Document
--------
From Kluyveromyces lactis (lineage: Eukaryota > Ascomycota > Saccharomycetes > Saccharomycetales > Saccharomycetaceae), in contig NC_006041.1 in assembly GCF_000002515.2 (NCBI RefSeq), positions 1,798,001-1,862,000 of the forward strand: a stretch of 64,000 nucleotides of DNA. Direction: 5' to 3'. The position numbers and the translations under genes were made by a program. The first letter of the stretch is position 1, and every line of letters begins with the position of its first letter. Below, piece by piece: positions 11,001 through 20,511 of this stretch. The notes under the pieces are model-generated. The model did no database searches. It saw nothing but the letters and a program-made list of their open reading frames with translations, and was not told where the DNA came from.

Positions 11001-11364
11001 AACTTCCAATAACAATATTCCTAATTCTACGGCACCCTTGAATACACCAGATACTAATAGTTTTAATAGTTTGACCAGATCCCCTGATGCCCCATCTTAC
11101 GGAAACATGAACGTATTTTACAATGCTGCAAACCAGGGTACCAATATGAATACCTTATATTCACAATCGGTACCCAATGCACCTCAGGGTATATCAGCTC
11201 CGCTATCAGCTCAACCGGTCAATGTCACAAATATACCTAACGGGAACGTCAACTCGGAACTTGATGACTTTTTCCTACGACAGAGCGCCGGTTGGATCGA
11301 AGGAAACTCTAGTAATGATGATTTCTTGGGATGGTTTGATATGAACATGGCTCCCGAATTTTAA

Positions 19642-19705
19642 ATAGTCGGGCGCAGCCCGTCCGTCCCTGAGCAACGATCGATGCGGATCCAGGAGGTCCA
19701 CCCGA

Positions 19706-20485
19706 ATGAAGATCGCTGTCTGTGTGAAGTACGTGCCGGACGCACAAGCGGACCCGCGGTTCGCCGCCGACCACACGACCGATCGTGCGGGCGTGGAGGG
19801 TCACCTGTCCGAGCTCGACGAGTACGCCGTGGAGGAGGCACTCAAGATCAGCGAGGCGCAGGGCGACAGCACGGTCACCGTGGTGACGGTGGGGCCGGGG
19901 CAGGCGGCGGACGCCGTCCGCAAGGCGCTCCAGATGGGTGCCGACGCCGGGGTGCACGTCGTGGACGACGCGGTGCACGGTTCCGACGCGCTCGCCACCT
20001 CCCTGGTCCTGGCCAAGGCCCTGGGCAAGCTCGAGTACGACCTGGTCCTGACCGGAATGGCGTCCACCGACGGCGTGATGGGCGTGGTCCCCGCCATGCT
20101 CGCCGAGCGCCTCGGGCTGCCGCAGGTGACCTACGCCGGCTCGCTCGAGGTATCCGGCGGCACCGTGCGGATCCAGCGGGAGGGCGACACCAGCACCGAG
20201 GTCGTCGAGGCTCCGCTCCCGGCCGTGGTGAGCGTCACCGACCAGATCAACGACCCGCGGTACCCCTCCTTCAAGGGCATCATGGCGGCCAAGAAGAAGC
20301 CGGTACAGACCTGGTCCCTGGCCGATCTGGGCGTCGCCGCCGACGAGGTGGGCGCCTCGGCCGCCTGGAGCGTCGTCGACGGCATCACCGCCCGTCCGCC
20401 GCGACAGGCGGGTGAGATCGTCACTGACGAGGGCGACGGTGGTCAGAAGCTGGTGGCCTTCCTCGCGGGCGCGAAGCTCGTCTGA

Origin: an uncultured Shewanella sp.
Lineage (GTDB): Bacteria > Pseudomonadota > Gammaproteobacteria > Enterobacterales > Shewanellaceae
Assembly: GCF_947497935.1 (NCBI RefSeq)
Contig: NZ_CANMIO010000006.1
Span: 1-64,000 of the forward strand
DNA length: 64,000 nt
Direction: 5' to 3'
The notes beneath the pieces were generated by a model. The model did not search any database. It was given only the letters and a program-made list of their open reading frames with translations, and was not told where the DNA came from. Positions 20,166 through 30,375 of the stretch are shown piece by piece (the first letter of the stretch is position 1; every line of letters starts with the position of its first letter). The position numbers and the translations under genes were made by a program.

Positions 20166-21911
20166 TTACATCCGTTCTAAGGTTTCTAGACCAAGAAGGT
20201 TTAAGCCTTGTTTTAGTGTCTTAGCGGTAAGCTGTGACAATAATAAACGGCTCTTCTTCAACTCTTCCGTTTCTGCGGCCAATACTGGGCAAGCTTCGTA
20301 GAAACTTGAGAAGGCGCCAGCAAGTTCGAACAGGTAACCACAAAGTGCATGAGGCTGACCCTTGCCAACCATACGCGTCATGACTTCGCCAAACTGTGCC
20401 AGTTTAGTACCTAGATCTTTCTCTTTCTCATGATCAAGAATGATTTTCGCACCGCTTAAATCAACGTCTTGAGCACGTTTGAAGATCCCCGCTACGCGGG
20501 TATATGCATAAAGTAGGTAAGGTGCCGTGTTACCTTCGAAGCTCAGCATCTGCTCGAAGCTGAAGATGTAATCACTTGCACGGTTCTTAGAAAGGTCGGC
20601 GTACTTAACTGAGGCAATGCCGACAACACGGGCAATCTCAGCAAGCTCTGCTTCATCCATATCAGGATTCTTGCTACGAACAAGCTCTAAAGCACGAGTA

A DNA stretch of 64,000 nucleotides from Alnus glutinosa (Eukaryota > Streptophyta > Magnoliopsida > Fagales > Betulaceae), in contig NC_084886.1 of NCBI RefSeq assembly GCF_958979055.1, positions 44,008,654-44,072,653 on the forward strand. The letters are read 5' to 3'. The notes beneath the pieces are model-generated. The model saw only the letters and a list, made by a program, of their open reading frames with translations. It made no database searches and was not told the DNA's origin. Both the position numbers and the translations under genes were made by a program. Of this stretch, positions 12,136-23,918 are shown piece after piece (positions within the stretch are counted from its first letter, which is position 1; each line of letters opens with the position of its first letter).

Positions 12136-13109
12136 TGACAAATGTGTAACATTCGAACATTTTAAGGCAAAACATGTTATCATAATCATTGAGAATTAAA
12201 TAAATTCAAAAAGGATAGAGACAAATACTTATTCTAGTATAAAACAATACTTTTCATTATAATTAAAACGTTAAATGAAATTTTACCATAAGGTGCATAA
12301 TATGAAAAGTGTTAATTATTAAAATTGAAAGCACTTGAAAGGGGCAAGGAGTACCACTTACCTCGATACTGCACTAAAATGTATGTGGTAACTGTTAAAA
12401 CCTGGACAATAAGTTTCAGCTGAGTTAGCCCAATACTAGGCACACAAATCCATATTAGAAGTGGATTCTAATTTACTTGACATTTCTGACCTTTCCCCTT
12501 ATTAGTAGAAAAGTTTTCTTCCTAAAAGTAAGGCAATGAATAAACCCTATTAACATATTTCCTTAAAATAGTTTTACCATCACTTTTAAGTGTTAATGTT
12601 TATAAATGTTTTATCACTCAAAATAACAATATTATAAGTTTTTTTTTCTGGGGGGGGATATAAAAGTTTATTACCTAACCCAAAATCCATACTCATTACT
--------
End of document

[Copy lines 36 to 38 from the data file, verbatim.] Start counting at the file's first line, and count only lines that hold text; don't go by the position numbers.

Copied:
12136 TGACAAATGTGTAACATTCGAACATTTTAAGGCAAAACATGTTATCATAATCATTGAGAATTAAA
12201 TAAATTCAAAAAGGATAGAGACAAATACTTATTCTAGTATAAAACAATACTTTTCATTATAATTAAAACGTTAAATGAAATTTTACCATAAGGTGCATAA
12301 TATGAAAAGTGTTAATTATTAAAATTGAAAGCACTTGAAAGGGGCAAGGAGTACCACTTACCTCGATACTGCACTAAAATGTATGTGGTAACTGTTAAAA